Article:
Youth Theatre Arts Scotland was established in 2004 following a Scottish Arts Council review and consultation with the sector, which identified the need for “a network of linked organisations to provide momentum and focus for the youth theatre sector”.
In 2015, YTAS undertook a national mapping exercise to ascertain the improvements made over the last 10 years and the gaps that still persisted. The mapping recorded significant growth, development and diversification in the sector. Of particular note was the increased role that youth theatres now played in tackling many aspects of social disadvantage experienced by young people, including youth theatres focussed on Scottish Index of Multiple Deprivation (SIMD) or rurally isolated locations, those specialising in disability, mental health or inclusion work, as well as impacts on individual skills, capacities, confidence and community.
However, the 2015 study also revealed that the geographic spread of youth theatre provision and improvements was not consistent with the spread of the youth population. Scottish local authorities which contained two-fifths of the youth population were now responsible for four-fifths of recorded youth theatre participants. The range, diversity and quality of progression opportunities was also much higher in these areas. This growing disadvantage for young people and their leaders caused us concern, especially as we suspected there may be limited youth arts infrastructure in some regions to address it.
YTAS analysed the regional disadvantages in our 2015 study against a map of our own events since 2004, and this highlighted that regions with groups connected into our network had been accelerating their development and leaving behind less engaged regions . We also recognised that a contributing factor to the widening gap may have been our limited capacity.
Despite the growth of YTAS’s role and network since 2004, we only had a small team in 2015 (3.8FTE) and one core, long-term investor (Creative Scotland). As a result, we had to prioritise delivery of national events to bring the sector together. However, based on the 2015 research, we concluded that we needed a dedicated programme to reach out and work on-the-ground to establish links that would bridge the disadvantage gaps in targeted regions.
Between 2017 and 2020, we carried out focussed regional development activity to address these gaps in Scotland’s youth theatre network by establishing new (and strengthening existing) regional creative and educational partnerships.
What was our focus?
Funding from the Robertson Trust from 2016 to 2019 enabled us to employ a part-time Engagement Manager onto our team with a specific ‘regional development’ focus. We concentrated on three clear outcomes and beneficiary groups, recording the direct and developmental impact of our work.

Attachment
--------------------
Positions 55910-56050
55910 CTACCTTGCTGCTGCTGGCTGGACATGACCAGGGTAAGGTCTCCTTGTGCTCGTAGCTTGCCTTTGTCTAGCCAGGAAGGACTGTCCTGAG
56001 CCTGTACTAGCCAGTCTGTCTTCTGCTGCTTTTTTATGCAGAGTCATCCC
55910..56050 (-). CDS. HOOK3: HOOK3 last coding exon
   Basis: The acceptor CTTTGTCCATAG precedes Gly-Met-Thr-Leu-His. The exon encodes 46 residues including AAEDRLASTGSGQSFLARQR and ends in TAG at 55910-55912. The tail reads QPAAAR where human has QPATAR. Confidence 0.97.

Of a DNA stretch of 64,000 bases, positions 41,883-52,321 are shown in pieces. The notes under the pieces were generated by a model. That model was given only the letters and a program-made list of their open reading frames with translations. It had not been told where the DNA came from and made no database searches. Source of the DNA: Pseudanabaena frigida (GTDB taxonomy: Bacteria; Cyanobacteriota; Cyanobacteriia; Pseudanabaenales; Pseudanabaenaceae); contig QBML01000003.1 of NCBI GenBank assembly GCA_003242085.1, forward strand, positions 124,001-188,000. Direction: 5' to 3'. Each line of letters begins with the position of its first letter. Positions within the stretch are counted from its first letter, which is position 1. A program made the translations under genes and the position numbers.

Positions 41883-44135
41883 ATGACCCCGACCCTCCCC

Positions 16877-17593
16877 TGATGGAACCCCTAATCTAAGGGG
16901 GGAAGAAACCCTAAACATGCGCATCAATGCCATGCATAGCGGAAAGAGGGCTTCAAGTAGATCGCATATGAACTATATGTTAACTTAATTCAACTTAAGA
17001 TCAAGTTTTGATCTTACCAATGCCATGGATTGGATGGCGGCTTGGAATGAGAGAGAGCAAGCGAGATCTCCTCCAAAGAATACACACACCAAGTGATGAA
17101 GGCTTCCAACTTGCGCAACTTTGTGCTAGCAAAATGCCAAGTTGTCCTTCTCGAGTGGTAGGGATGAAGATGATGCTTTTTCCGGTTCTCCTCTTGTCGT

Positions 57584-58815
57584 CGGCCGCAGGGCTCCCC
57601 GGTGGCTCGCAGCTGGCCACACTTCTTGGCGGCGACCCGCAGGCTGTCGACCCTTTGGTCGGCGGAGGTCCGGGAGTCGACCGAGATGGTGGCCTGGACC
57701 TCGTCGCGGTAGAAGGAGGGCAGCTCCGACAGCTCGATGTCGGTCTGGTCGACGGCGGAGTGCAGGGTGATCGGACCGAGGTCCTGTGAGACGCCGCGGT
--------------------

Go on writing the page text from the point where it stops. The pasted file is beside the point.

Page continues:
- Young people from targeted regions in Scotland have more opportunities to develop their skills and capacity through youth theatre activity.
- Youth theatre groups from targeted regions in Scotland have clearer pathways to progress their ambitions.
- Youth theatre leaders from targeted regions in Scotland feel less isolated in delivering their local activity.
What was the outcome?
Here are the headline stats relating to this work to date…
- We worked in 12 targeted regions: Angus, Argyll and Bute, Clackmannanshire, Dumfries and Galloway, Inverclyde, Midlothian, North Ayrshire, North Lanarkshire, Scottish Borders, South Ayrshire, South Lanarkshire and Western Isles.
- We worked directly with 66 youth theatre and community groups, 651 young people and 266 practitioners and youth theatre leaders.
- We worked indirectly with 2,220 young people, engaged by practitioners YTAS trained.
- We established and developed 25 regional partnerships.
- We increased engagement in our events and services from groups and young people who had never accessed our work before or had limited engagement.
The Robertson Trust’s multi-year funding enabled YTAS to deliver direct activity in targeted regions for the first time as well as developing regional capacity. We gained rich insights into the disadvantages experienced by young people in each region and how youth theatre can help to address these. We now know that the regions selected contained a high proportion of the top 15% multiple deprivation postcodes, with particular challenges of ‘access’, ‘income’ and ‘education’. Importantly, the committed role and funding allowed YTAS to apply what we’ve learned along the way, changing both the company and our relationship with the sector.